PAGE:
To Paul

By Elizabeth Ricker

The start on what appears to be a series of letters to a character named Paul, from another rat in the valley.

Author's Note

Well, this is what happens from reading too much NIMH fanfic. I
decided to write my own. Scary thought, eh? But considering all the time
constraints on meself, I thought I’d stick this little thing out there to begin
with. More than likely will build on it, but I’ve got so many stories lurking
around my compy that I’ve gotta finish a few before I start. . . . Or maybe
not.

Anyhow, as a newcomer, I thought I’d just say hi. So . . Hi!

Er . . . that was graceful.

Feedback verily appreciated. Contact me at a0002610@airmail.net

Part One

Hi there.

It’s been a while, my dear. I keep wondering what it must be like for you,
out there, all alone. I never will understand why you left the Valley for that
‘sanctity of shadow-trees’ – it sends a shiver down my back just thinking about
it. All those vicious predators – wolves, owls, and the like. I know none of us
are normal, but we do have our limits, dear. That is why we all live together.
Together, we fight -- to mangle some poor human’s words. Forgot where I read
that in the Library, unfortunately.

How could you ever live like a normal rat, my dear? You’re not normal. I’m
not normal. None of us are normal. We are greater than what our ancestors were,
don’t you see? They and we have created something beautiful out of the chaos of
this natural world – the colony, and ourselves.

I suppose I miss you.

Damn you.

I’m sorry. I usually don’t go off on these tangents, yet sometimes, when I
get broody . . .

Perhaps it is the babe. Oh, yes – did I ever tell you? After you disappeared
over that valley rim, Marcus took me in. Dear, sweet Marcus. How scandalous it
must have seemed to the colony – the whole fiasco. I faintly remember the
furtive stares and hushed voices on entering certain rooms. But, I didn’t care.
I missed you. You abandoned me. Fortunately for you, I don’t hold much of a
grudge, or I might take a pack and hunt you down out there in the wilds like
some uncivilized brute. Frankly, you deserve a good thrashing.

But anyhow. After you left, Marcus took care of me, as I said. The babe was
soon born -- my beautiful, beautiful babe. I named her Rose, after the
blood-red blooms we’d always seen blooming amidst the wild ivies and berries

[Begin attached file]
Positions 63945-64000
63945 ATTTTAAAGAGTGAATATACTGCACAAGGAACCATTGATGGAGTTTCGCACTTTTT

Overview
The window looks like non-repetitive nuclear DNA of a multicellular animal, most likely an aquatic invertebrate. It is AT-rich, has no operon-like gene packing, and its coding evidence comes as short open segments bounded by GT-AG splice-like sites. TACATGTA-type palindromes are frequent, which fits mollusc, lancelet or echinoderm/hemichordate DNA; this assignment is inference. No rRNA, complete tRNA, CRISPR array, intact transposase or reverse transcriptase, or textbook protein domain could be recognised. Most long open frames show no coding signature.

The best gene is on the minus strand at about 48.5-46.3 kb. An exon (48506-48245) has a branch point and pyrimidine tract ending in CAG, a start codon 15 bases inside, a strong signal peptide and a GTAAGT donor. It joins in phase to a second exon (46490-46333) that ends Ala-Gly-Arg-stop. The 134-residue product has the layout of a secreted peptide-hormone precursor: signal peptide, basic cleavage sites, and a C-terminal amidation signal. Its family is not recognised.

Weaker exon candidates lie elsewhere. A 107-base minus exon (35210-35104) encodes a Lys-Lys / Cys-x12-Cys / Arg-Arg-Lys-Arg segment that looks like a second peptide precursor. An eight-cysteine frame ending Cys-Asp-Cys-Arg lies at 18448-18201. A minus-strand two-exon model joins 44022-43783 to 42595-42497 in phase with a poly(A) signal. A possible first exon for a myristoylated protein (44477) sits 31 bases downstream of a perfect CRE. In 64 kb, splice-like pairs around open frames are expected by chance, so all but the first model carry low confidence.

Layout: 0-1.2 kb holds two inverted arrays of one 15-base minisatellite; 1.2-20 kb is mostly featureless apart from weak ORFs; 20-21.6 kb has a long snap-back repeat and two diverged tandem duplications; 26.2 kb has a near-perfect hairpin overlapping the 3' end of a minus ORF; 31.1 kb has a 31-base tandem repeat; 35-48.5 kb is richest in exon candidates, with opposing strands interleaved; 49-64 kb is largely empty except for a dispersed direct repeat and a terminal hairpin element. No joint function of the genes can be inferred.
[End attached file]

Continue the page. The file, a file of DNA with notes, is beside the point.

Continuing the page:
and flowers on South Ridge. Remember, my dear? I remember. I remember the
beauty and that sweet scent and that sweet, sweet light.

My little Rose. And Marcus loves her as his own, too – because you would not
and won’t and otherwise she would have no father. She’s growing quickly. I love
her eyes. She has your eyes. So beautiful. I see so much of you in her. It’s a
pity, really. And you’ll never know her. I won’t let you hurt her, like you did
me. You abandoned me. You hurt me. Even so . . .

I loved you. I guess I still do. But Marcus loves me, too. I think I knew
it, long before I professed my own love to you and that whole mess I’d rather
not think about. And I guess I love him, too. Yes. I do love him. And he gives
me what you could not – comfort and compassion and tenderness and warmth.

The babe is due soon – perhaps within a week or two. The doctor, fuzzy old
Silas, predicted it for this Friday, but I hope not, since it’s the Festival.
Ah, well. Perhaps it’d be good luck, for the little babe to be born then. I
hope it’s a boy. I’d name him Matthew – after your father. Too bad you aren’t
more like your father was. And if a girl . . ? I’ve always loved the name
Caroline. Reminds me of a gentle spring rain, for some strange reason.

Goodness, have I rambled on. I’ll just roll this up and send it on – a good
thing the industrious minds of the Valley have invented a rather clever way to
make paper. Such useful stuff, I must say. And Jeremy’s such a dear to deliver
this little note to you. Jeremy claims, with quite some pride, to be a direct
descendent of the famous Jeremy of old – you know, the crow we learned about in
our studies that helped Mrs. Frisby and our ancestors when they were still at
the Rosebush. Don’t know if any of it’s true or not, but I humor his
pretensions – such a nice fellow, Jeremy. He said he met you one day, out in
the woods. Says you’re doing fine out there, living on your own. Says you’re
quite the enigma among the common creatures of the wood.

I suppose you like it out there. For me, I have my Valley and my children
and Marcus and the Greenhouse. I rather think I’ve got the better end of it
all.

Farewell, my dear.

Sarah


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